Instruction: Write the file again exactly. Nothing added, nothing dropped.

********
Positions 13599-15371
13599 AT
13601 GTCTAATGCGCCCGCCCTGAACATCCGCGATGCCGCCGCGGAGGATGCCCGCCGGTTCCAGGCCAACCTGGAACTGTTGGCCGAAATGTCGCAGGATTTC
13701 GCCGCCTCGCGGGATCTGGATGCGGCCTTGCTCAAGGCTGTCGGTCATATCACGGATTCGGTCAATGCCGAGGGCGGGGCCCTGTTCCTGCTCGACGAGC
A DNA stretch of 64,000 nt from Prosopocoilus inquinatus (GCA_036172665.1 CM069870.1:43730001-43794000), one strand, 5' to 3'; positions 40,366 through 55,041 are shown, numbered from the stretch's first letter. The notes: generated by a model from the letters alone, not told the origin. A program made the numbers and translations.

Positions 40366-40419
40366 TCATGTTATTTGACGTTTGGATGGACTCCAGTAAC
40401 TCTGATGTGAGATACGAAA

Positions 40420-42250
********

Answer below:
Positions 13599-15371
13599 AT
13601 GTCTAATGCGCCCGCCCTGAACATCCGCGATGCCGCCGCGGAGGATGCCCGCCGGTTCCAGGCCAACCTGGAACTGTTGGCCGAAATGTCGCAGGATTTC
13701 GCCGCCTCGCGGGATCTGGATGCGGCCTTGCTCAAGGCTGTCGGTCATATCACGGATTCGGTCAATGCCGAGGGCGGGGCCCTGTTCCTGCTCGACGAGC
A DNA stretch of 64,000 nt from Prosopocoilus inquinatus (GCA_036172665.1 CM069870.1:43730001-43794000), one strand, 5' to 3'; positions 40,366 through 55,041 are shown, numbered from the stretch's first letter. The notes: generated by a model from the letters alone, not told the origin. A program made the numbers and translations.

Positions 40366-40419
40366 TCATGTTATTTGACGTTTGGATGGACTCCAGTAAC
40401 TCTGATGTGAGATACGAAA

Positions 40420-42250